Obituary for Emily Dickinson (Version 4)

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Miss Emily Dickinson of Amherst.

[in ink; appears to be Susan's handwriting:
Died May 15, 1886. age 55]

The death of Miss Emily Dickinson, daughter
of the late Edward Dickinson, at Amherst
on Saturday, makes another sad inroad on the
small circle so long occupying the old family
mansion. It was for a long generation over-
looked by death, and one passing in and out
there thought of old-fashioned times, when
parents and children grew up and passed ma-
turity together, in lives of singular uneventful-
ness unmarked by sad or joyous crises. Very few
in the village, excepting among the older inhabit-
itants, knew Miss Emily personally, although
the facts of her seclusion and her intellectual
brilliancy were familiar Amherst traditions.
There are many houses among all classes into
which her treasures of fruit and flowers and
ambrosial dishes for the sick and well were
constantly sent, that will forever miss those
evidences of her unselfish consideration, and
mourn afresh that she screened herself from
close acquaintance. As she passed on in
life, her sensitive nature shrank from
much personal contact with the world,
and more and more turned to her
own large wealth of individual resources
for companionship, sitting thenceforth, as
some one said of her, "In the light of
'her own fire." Not disappointed with the
world, not an invalid until within the past two
years, not from any lack of sympathy, not be-
cause she was insufficient of any mental work
or social career-- her endowments being so ex-
ceptional--but the "mesh of her soul," as
Browning calls the body, was too rare, and the
sacred quiet of her own home proved the fit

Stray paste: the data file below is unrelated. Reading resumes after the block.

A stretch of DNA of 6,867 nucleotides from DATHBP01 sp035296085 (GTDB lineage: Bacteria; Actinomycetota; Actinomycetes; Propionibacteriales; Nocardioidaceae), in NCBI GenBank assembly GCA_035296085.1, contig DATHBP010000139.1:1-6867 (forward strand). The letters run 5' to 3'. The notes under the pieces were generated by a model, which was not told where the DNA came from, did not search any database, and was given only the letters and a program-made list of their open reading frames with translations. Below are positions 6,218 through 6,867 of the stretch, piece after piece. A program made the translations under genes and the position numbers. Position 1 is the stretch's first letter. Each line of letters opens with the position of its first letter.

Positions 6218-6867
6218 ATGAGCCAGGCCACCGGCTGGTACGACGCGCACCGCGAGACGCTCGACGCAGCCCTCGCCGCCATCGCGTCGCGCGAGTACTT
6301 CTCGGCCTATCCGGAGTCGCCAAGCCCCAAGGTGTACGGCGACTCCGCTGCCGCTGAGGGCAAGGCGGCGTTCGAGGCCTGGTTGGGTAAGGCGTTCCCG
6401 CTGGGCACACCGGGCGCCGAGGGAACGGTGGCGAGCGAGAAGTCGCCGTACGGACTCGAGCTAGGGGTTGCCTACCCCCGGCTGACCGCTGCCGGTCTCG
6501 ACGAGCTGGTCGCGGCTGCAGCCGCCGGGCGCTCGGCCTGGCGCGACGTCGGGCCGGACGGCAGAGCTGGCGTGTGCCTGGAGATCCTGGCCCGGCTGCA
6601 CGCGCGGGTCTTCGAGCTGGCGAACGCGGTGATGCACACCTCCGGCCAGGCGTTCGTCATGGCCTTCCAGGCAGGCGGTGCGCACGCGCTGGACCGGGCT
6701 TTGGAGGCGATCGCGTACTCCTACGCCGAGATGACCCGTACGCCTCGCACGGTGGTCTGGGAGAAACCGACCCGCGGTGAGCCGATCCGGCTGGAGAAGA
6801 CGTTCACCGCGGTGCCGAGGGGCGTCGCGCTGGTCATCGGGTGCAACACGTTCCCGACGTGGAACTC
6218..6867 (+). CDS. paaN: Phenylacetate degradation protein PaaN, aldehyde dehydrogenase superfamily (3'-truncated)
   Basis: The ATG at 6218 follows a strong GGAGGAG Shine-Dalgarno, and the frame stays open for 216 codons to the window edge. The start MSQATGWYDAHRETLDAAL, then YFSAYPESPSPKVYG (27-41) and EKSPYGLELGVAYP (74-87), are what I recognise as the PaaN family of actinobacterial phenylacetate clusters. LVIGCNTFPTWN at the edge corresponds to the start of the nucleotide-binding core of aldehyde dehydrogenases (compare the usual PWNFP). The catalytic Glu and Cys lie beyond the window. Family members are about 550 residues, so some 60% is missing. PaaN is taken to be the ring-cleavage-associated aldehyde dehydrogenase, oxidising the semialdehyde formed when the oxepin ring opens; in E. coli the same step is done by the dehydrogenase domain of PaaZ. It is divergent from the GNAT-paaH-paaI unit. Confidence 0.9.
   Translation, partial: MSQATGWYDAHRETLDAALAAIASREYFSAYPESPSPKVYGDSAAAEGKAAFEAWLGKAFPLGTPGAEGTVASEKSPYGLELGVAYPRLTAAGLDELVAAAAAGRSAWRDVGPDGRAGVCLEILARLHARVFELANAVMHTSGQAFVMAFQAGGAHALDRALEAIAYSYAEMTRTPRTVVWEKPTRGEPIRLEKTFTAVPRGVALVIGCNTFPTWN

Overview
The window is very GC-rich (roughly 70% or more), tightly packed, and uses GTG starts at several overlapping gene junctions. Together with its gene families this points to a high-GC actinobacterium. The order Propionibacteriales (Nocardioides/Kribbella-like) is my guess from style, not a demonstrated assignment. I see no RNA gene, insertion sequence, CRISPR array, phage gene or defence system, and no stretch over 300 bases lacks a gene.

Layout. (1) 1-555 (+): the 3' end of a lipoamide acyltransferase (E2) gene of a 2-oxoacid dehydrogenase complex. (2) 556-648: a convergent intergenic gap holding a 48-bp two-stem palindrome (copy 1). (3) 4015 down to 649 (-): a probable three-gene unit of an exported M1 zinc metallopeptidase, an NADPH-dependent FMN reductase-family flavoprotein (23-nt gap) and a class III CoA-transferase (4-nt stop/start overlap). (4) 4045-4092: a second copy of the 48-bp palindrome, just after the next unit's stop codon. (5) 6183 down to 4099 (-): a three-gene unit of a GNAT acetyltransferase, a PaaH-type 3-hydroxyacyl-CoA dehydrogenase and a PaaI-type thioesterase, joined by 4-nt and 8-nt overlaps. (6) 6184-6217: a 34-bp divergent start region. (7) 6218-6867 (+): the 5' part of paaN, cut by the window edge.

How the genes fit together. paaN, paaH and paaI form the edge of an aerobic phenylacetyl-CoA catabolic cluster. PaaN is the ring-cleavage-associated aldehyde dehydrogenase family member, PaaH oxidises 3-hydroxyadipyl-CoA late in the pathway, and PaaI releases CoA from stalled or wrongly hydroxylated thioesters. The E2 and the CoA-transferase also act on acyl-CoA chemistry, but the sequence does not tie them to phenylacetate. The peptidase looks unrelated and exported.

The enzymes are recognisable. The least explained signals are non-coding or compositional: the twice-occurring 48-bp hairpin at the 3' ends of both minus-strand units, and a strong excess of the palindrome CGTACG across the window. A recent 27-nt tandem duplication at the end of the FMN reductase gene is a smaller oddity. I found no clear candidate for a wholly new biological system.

atmosphere for her worth and work.
All that must be inviolate. One can
only speak of "duties beautifully done";
of her gentle tillage of the rare flowers
filling her conservatory, into which, as into the
heavenly Paradise, entered nothing that could
defile, and which was ever abloom in frost or
sunshine, so well she knew her subtle chemis-
tries; of her tenderness to all in the home
circle; her gentlewoman's grace and courtesy
to all who served in house and grounds; her
quick and rich response to all who rejoiced or
suffered at home, or among her wide circle of
friends the world over. This side of her nature
was to her the real entity in which she rested,
so simple and strong was her instinct that a
woman's hearthstone is her shrine.
Her talk and her writings were like no one's
else, and although she never published a line,
now and then some enthusiastic literary friend
would turn love to larceny, and cause a few
verses surreptitiously obtained to be printed.
Thus, and through other natural ways, many
saw and admired her verses, and in consequence
frequently notable presons paid her visits, hop-
ing to overcome the protest of her own nature
and gain a promise of occasional con-
tributions, at least, to various magazines.
She withstood even the fascinations of
Mrs. Helen Jackson, who earnestly sought
her co-operation in a novel of the No-Name
series, although one little poem somehow
strayed into the volume of verse which appeared
in that series. Her pages would ill have fitted
even so attractive a story as 'Mercy Philbrick's
'Choice," unwilling though a large part of the
literary public were to believe that she had no
part in it. "Her wagon was hitched to a star,"
--and who could ride or write with such a voy-
ager? A Damascus blade gleaming and glanc-
ing in the sun was her wit. Her swift poetic rapt-
ure was like the long glistening note of a bird
one hears in the June woods at high noon, but
can never see. Like a magician she caught the
shadowy apparitions of her brain and tossed
them in startling picturesqueness to her friends,
who, charmed with their simplicity and home-
liness as well as profundity, fretted that she
had so easily made palpable the tantalizing
fancies forever eluding their bungling, fettered
grasp. So intimate and passionate a part of the
high march sky, the summer day and bird-call.
Keen and eclectic in her literary tastes, she
sifted libraries to Shakespeare and Brown-
ing; quick as the electric spark in her'
intuitions and analyses, she seized the kernel
instantly, almost impatient of the fewest words
by which she must make her revelation. To
her life was rich, and all aglow with God and
immortality. With no creed, no formulated
faith, hardly knowing the names of dogmas,
she walked this life with the gentleness and
reverence of old saints, with the firm step of
martyrs who sing while they suffer. How
better note the flight of this "soul of fire in a
shell of pearl" than by her own words? -

Morns like these, we parted;
Noons like these, she rose;
Fluttering first, then firmer,
To her fair repose.